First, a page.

b) $I_z(f)=f(z)$,  $I(f)=\int dx f(x)g(x)$ with $g(x)$ a fixed function, and $I(f)=\exp\left(\int dxf(x)g(x)\right)$ IF

$\dfrac{\delta I(f)}{\delta f(y)}$

is the functional derivative.

Exercise 3. Compute explicitly the integral

$\displaystyle{I(A,a)=\int dx_1\cdots dx_n\exp\left(-\dfrac{1}{2}\sum_{i,j}x_iA_{ij}x_j+\sum_ia_ix_i\right)=\int dx\exp\left(-\dfrac{1}{2}X\cdot A\cdot X+a\cdot X\right)}$

where $A$ is any complex, symmetric matrix with eigenvalues $\lambda_i$ such as $Re(\lambda_i)>0,\lambda_i\neq 0$.

Exercise 4. Show that, for a gaussian distribution function, the generating function IS

$\langle \exp (a\cdot X)\rangle=\left(2\pi\right)^{n/2}\left(\det A\right)^{-1/2}\exp\left(\dfrac{1}{2}a\cdot A^{-1}\cdot a\right)$

Exercise 5. Compute the n-point functions for the harmonic oscillator (i.e., the 1-point, 2-point,…correlation functions).

Exercise 6. Compute with the saddle point approximation the integral corresponding to

$\displaystyle{I=\int_{-\infty}^{\infty}dx\exp\left(-\lambda\left(\dfrac{1}{2}ax^2+bx^4\right)\right)}$

in the case that a) $\lambda=i\lambda'$, i.e., imaginary coupling constant, and b)$\lambda=\lambda'$, where the coupling constant is real or complex in general. Compare the results with the results of a perturbation expansion assuming that $b\rightarrow 0$, i.e., with the result of a tiny anharmonic term.

Exercise 7. In quantum field theory with interacting $\lambda\phi^4$ coupling, compute the Green function $G^{(2)}$ (2-point correlation function) up to order $\lambda^2$. Compute the 4-point correlation function (Green function) $G^{(4)}$ to order $\lambda^2$. Compare the expressions you obtain with the results given in this thread.

Exercise 8. In QFT with a interaction term of type $\dfrac{g}{3!}\phi^3$, compute the 2-point Green function to order $\lambda^2$ and the 4-point correlation function to the same order. Compare the results with those of the $\lambda\phi^4$ theory.

## Some references for further study

Let me finish this interesting thread with some basic and well known references:

1) The Dirac original idea for the role of the action in QM is inside the article

Physikalishche Zeitschrift der Sowjetunion, Band 3, Heft 1 (1933). P.A.M.Dirac.

2) Feynman pioneer works about the path integral are mainly here

i) Reviews of Modern Physics 20, 367.(1948). R.P.Feynman.

ii) Quantum Mechanics and Path Integrals, McGraw Hill, 1965. R.P.Feynman and A.R.Gibbs.

iii) Statistical Mechanics: A set of lectures, 1972. R.P.Feynman. Benjamin eds.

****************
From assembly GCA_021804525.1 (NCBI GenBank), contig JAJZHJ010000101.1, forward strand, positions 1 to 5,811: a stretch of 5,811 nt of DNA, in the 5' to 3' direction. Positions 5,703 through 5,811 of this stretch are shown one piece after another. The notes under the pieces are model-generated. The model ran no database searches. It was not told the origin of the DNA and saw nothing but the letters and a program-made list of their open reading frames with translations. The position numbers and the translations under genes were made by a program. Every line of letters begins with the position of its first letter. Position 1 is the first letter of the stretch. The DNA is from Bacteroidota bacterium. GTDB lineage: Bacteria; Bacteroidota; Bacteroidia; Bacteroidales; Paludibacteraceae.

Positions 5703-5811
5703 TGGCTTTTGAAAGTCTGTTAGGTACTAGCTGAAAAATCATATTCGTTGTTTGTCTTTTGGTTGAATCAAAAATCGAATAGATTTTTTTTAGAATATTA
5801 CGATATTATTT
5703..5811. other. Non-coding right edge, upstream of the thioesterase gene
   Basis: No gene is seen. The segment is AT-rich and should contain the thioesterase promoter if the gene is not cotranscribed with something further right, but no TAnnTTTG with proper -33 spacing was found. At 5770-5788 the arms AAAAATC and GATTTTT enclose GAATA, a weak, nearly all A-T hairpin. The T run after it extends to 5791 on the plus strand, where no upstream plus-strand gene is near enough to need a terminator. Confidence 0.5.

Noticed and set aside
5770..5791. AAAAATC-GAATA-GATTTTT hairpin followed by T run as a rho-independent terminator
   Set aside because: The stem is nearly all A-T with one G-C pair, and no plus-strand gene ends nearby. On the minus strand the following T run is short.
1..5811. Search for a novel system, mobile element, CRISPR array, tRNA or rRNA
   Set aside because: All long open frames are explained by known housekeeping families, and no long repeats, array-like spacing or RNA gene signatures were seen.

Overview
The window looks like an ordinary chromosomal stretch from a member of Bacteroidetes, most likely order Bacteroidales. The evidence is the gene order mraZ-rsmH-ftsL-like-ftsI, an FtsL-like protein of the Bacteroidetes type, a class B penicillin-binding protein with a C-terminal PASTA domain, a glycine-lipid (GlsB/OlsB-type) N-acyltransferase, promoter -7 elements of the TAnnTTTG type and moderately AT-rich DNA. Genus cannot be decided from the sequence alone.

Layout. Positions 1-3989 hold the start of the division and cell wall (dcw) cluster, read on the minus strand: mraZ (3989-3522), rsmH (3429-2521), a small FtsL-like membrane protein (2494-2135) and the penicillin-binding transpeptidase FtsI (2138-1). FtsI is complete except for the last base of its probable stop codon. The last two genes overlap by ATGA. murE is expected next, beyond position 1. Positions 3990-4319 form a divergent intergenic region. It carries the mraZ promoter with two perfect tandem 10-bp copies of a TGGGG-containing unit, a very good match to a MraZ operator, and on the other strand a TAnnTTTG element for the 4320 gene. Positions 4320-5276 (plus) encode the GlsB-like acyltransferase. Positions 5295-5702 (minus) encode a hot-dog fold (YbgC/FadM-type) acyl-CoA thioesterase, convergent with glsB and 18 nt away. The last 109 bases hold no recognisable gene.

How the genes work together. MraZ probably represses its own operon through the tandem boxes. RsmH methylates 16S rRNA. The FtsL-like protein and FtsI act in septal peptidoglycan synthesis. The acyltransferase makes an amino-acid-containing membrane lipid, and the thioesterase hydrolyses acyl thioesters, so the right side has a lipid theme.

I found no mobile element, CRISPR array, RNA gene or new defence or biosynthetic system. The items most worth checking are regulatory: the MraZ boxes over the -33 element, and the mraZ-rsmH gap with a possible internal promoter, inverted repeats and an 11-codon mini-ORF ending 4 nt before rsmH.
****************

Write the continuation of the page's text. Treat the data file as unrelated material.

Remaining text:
3) Some classical works about the path integral:

i) Lectures in Quantum Mechanics, Benjaming-Cummings, 1973. G.Baynn.

ii) L.S.Schulman, Techniques and Applications of Path Integration, John Wiley and Sons, 1981.

4) Field theory and path integrals are treated in some basic texts about this hard subject. For instance:

i) Field theory, renormalization group and critical phenomena, 2nd edition, World Scientific eds. 1984. D.J.Amit.

ii) L.H.Ryder. Quantum Field Theory, Cambridge University Press, 1985.

iii) P.Ramond, Field Theory: a modern Primer, 2nd edition. Addison-Wesley, 1990.

iv) E.S.Abers and B.W.Lee, Physics Reports 9C, 1,1973.

v) B.Sakita, Quantum Theory of Many Variable Systems and Fields, World Scientific, 1985.

5) More advanced topics in QFT can be found here:

i) S.Coleman, Aspects of Symmetry, C.U.P. 1985. I own and admire this book, written by one of the fathers of the wormhole concept and its application into physics!

ii) Quantum Field Theory in Condensed Matter Physics, Cambridge University Press (C.U.P.), 1995 by A.M.Tsvelik (purely soviet and russian style!).

iii) V.N.Popov, Functional integrals and Collective Excitations, C.U.P. 1987. Other great book by one of the best russian QFT theorists.

iv) Field Theories of Condensed Matter Systems, Addison-Wesley, 1991. E.Fradkin. A great book describing the links between Statistical Mechanics, Condensed Matter and the methods of field theory, by one of the best masters in the subject!

Today, you can find even more modern and better lectures (in some cases, not always) in the internet. But the above references are classical and deserve at least a minimal fast reading.

See you in my next SPECIAL AND SUPER(HYPER)GEEKNERD TSOR post, the 150th!!!!!